TUESDAY, June 29 (HealthDay News) -- Type 1 diabetics who used an insulin pump and a sensor that continuously monitored their blood sugar levels had better control over their illness than people taking insulin injections, a large clinical trial finds.
Researchers divided 485 people aged 7 to 70 into two groups. One group performed multiple daily insulin injections and tested their blood sugar throughout the day, the standard treatment for type 1 diabetes.
The other group was taught to use an insulin pump and a blood glucose sensor from device maker Medtronic, which helped fund the study. The pump, about the size of a pager, delivers small amounts of insulin through a tiny tube inserted under the skin. Insulin is delivered throughout the day and can be adjusted according to food intake, while the sensor reads blood sugar levels every five minutes.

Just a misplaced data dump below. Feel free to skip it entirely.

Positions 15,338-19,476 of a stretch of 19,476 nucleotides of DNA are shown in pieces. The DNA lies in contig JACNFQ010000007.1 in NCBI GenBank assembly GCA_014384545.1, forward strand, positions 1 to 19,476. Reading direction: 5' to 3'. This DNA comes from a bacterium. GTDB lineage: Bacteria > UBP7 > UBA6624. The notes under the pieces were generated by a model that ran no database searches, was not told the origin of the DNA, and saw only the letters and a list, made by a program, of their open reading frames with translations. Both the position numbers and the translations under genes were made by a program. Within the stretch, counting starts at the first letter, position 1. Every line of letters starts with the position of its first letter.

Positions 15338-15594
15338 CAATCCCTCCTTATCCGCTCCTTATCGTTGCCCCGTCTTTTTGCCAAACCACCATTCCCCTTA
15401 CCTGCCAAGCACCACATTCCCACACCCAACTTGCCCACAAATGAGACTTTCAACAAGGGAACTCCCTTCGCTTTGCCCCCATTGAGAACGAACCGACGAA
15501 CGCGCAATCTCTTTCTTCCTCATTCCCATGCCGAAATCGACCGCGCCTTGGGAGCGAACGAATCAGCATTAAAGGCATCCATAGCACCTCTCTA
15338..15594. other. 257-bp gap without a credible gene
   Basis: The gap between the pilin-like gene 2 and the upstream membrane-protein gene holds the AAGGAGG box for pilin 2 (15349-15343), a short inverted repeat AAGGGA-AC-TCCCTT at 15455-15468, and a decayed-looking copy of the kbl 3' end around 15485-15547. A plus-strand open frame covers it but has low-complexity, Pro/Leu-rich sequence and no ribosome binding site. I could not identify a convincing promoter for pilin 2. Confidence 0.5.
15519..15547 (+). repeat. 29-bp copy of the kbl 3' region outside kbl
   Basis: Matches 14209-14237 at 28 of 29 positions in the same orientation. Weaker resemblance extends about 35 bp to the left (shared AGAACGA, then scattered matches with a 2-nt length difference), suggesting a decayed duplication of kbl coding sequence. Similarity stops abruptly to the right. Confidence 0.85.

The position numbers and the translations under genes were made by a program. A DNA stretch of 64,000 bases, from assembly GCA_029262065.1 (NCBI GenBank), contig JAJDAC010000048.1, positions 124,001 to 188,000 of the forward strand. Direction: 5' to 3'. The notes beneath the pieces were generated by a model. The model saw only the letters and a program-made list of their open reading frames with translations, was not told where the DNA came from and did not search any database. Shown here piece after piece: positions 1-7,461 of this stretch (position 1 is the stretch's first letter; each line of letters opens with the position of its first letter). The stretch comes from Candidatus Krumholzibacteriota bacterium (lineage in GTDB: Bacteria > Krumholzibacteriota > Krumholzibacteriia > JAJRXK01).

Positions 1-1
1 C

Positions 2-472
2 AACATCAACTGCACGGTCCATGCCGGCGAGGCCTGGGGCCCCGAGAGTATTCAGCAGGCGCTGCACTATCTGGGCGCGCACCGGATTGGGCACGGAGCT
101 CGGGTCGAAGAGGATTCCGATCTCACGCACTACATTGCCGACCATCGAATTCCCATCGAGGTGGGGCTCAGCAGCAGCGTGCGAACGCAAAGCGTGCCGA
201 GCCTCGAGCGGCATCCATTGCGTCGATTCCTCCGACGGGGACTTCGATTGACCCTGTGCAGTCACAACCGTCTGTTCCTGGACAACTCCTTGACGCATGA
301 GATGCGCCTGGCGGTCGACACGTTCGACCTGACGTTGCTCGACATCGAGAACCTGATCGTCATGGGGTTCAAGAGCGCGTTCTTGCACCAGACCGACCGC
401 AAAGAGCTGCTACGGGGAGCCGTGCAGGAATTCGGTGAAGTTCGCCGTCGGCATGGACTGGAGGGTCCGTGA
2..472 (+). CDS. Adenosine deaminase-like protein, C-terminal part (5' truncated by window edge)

Even though the sensor can relay information to the pump, the sensor does not control the amount of insulin being delivered -- that is still calibrated and adjusted by the patient, the researchers explained. The sensor also has adjustable alarms for high and low blood sugar.
After one year, the group using the pump and sensor had significantly better blood sugar readings than those using injections, the study found.
At the start of the study, A1C levels (a measure of long-term blood sugar control) were 8.3 percent for both groups.
For those on the pump, A1C levels dropped to 7.5 percent compared to 8.1 percent for those using injections.
The A1C target for adults with diabetes is under 7 percent, while for teens the target is 7.5 percent and for children aged 6 to 12, it's 8 percent, explained study author Dr. Richard Bergenstal, executive director of the International Diabetes Center at Park Nicollet in Minneapolis and president of the American Diabetes Association. Studies suggest those thresholds
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